Regular Expression

This topic contains 2 replies, has 2 voices, and was last updated by Profile photo of Ondrej Zilinec Ondrej Zilinec 2 years, 2 months ago.

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  • #19213
    Profile photo of Ondrej Zilinec
    Ondrej Zilinec
    Participant

    I'm trying some regular expression and I found one interesting thing.
    This is TRUE:

    >_ "Zilinec" -match "Z*ec"
    True
    

    which is OK.

    But when I limit "Z" only for beggining of the string:

    >_ "Zilinec" -match "^Z*ec"
    False
    

    it gives me False. Why? 🙂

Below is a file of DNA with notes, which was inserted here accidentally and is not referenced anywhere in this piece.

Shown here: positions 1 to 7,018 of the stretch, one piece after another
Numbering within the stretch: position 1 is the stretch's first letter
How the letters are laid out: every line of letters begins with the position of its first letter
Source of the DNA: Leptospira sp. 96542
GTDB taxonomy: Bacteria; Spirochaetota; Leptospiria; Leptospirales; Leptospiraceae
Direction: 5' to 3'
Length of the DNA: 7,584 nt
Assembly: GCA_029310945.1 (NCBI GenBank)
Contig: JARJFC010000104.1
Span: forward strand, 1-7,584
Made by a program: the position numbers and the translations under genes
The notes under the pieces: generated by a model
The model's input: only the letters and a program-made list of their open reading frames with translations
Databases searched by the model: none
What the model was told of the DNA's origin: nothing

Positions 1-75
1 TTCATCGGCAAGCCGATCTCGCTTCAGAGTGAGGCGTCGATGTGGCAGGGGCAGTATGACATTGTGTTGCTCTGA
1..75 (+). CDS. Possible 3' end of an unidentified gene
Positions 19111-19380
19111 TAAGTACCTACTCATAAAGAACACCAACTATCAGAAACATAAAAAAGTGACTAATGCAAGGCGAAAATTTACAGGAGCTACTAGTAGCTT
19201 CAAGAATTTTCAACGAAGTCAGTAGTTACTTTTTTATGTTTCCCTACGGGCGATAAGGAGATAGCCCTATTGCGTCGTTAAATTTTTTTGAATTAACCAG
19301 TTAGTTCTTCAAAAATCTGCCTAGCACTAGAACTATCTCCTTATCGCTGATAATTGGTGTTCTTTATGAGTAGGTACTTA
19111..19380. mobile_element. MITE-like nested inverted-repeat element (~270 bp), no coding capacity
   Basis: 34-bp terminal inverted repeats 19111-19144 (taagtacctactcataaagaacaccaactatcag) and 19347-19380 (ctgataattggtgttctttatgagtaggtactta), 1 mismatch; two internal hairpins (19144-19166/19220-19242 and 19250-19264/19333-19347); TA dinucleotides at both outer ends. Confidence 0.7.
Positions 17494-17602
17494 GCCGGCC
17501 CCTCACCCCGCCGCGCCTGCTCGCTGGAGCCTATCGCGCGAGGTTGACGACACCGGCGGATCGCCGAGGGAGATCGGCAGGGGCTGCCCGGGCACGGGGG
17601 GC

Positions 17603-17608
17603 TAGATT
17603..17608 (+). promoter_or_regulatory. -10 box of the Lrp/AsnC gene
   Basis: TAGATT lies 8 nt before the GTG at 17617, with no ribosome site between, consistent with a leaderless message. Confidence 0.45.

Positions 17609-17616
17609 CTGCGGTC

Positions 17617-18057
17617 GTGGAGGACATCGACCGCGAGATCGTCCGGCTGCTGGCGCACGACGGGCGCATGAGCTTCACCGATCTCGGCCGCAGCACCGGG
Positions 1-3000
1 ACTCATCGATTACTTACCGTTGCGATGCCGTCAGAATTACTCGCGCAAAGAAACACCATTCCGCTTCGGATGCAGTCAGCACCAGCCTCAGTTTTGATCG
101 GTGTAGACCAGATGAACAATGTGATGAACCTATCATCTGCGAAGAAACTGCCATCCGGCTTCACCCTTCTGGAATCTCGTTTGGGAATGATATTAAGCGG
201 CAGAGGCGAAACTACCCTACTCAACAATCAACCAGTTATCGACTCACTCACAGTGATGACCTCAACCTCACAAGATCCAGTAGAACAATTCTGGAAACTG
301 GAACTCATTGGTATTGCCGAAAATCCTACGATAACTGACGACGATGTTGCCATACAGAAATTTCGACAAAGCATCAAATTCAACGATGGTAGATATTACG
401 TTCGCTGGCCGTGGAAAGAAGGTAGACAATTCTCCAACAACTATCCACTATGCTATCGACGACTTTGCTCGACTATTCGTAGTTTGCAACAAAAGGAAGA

• #19214
    Profile photo of Dave Wyatt
    Dave Wyatt
    Moderator

    In regex, * is a quantifier that means the previous pattern must be repeated zero or more times. In this case, your pattern states that the string must begin with zero or more Z characters (which it does), followed by the letters "ec" (which it does not.) If you want that * to match any number of characters _after_ the Z (which is how it would work in a wildcard pattern passed to the -like operator), you need to use another special regex character, the period. This matches any single character, and then you can put a * after it to mean (any number of other characters):

    "Zilinec" -match "^Z.*ec$"
    

    (The $ character at the end of the pattern means that must be the end of the string, so it wouldn't match "Zilinec Something Else")

    • #19229
      Profile photo of Ondrej Zilinec
      Ondrej Zilinec
      Participant

      Thank you for a explanation 🙂 I forgot about ".".

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